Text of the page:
The physician workforce is more diverse than it ever has been, and the diversity is only increasing.
Listen to an audio version of this article:
The stereotype of an American physician is an older White man, well-dressed, with a dignified bearing. Think of the famous paintings by Norman Rockwell. His 1947 painting “The Family Doctor” shows a physician in a suit, leaning forward with a stethoscope between his hands, listening attentively to a worried mother holding a baby, presumably the patient, while the father looks on. The office is well-appointed with thick red carpet.
Was this stereotype historically accurate? Largely, yes. According to data from the 1920 census, more than 97% of physicians were White and 95% were men. In the century since, the demographics of U.S. physicians have undergone significant changes in terms of race, gender, and other characteristics, even if White men remain the largest class of practicing doctors today. Today’s physician workforce is more gender balanced with greater racial diversity, but much work remains to get the ranks to match the diversity of the U.S. population, experts say.
“The good news is that it’s much more diverse than it used to be, and different voices are entering the medical field, which I think is important,” says Yalda Jabbarpour, M.D., a family physician and director of the American Academy of Family Physicians’ (AAFP) Robert Graham Center for Policy Studies in Washington, D.C. “But we still have room to grow.”
Diversity and stagnation
Although there has been a gradual increase in racial and ethnic diversity among physicians over the years, physician numbers have stagnated compared with population growth for many racial groups. The plight of the Black physician represents a stark example. A 2021 paper from researchers at UCLA found that the proportion of Black physicians has increased by 4 percentage points over the past 120 years. The share of U.S. Black doctors remains unchanged since 1940.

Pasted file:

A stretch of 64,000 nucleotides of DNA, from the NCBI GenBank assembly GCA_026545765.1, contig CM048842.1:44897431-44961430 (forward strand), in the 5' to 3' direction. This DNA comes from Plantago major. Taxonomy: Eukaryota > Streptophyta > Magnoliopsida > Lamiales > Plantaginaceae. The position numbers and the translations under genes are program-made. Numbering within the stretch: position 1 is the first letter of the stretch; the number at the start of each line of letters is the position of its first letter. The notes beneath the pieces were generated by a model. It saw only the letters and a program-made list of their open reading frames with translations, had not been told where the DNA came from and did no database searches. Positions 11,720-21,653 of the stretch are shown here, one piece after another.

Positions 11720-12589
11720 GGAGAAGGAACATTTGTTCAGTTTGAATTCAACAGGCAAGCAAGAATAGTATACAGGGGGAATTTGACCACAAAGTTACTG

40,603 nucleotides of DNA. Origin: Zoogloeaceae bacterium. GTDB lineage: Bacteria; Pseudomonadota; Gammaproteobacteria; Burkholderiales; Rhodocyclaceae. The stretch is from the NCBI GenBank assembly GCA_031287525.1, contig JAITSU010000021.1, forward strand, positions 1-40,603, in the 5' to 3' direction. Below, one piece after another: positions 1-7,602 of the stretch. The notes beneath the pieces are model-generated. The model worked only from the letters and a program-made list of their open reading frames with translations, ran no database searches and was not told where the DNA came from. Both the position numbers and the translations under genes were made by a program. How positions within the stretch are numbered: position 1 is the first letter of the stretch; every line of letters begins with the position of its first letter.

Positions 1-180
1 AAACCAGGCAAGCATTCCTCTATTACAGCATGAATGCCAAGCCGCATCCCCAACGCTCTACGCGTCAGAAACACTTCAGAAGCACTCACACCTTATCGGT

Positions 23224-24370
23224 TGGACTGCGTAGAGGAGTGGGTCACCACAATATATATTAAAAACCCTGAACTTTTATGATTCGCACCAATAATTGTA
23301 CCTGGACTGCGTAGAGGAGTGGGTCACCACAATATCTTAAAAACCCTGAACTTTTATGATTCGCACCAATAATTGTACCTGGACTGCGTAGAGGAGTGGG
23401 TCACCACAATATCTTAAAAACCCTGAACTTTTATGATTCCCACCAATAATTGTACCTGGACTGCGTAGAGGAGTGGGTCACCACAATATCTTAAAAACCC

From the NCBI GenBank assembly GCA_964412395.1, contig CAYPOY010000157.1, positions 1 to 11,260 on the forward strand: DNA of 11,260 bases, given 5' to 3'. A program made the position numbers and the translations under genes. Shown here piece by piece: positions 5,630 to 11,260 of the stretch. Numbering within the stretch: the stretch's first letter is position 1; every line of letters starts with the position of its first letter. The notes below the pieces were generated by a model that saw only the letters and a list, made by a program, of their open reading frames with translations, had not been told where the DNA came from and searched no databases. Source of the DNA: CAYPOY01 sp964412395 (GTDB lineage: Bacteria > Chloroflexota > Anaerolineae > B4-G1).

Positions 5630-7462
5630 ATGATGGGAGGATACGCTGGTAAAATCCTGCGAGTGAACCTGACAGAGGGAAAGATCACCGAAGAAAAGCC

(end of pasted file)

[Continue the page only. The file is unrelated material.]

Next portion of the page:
“These findings demonstrate how slow progress has been, and how far and fast we have to go,” wrote Dan Ly, M.D., assistant professor in the Division of General Internal Medicine and Health Services Research at the David Geffen School of Medicine at UCLA, and the study’s author.
Discriminatory practices and limited access to medical education and training opportunities over the decades had hindered progress in achieving proportional representation. A 1987 article published in the Bulletin of the History of Medicine titled “Entering a White profession: Black physicians in the New South, 1880-1920” included first-person accounts of Black physicians and the way White physicians reacted.
First, the article excerpts a letter from an unnamed young Black physician in Kentucky to famed sociologist and civil-rights pioneer W.E.B. Du Bois: “I am well received by my White professional brother,” he writes. “We ride in the same buggy; consult together and read each other’s books. I have a few White patients…”
This hopeful description of physician fraternity across racial lines was not universal. As a counterpoint, the same article references a 1914 letter to the editor for the journal The Medical World from a White physician, asking how to repress Black physician growth: “I notice in some places they seams (sic) to be making more money than the White physicians. What is the best thing we can do to keep them down?”
The American Medical Association has acknowledged its role in historic bias against Black physicians, releasing a study that outlined the systemic discrimination and, in 2008, issuing an official apology and promising to do better. The key lies in the next generation of physicians.
Aerial Petty, D.O., is a third-year family medicine resident serving as chief resident at NewYork Presbyterian-
Columbia University in New York City.
“There are plenty of people who grow up in underserved neighborhoods — whether that’s rural or inner city, and ethnic and minority populations who never saw a doctor growing up — who think that being a doctor is a goal that was never in the cards for them, because they were never exposed to it or thought that this is a possibility,” Petty says. “It’s a matter of going to where people are and not just expecting them to come to you. Ultimately, that’s going to be the first steps to increasing diversity.
Diversity is important not just for physicians; it matters for patients too, especially vulnerable populations in underserved areas, Jabbarpour says. The leading research, suggests that racial and language concordance between physicians and patients is a key variable that leads to better outcomes for vulnerable patients. Black and Hispanic doctors are more likely to work in these communities, which improves access and outcomes for these patients.
“That’s really interesting, and I don’t know if we have any guesses about what it means for the future,” Jabbarpour says. “It does not mean that White, English-speaking people should not go into medicine. The data, I think, is trying to say that we need the physician population to mirror the population of the United States.”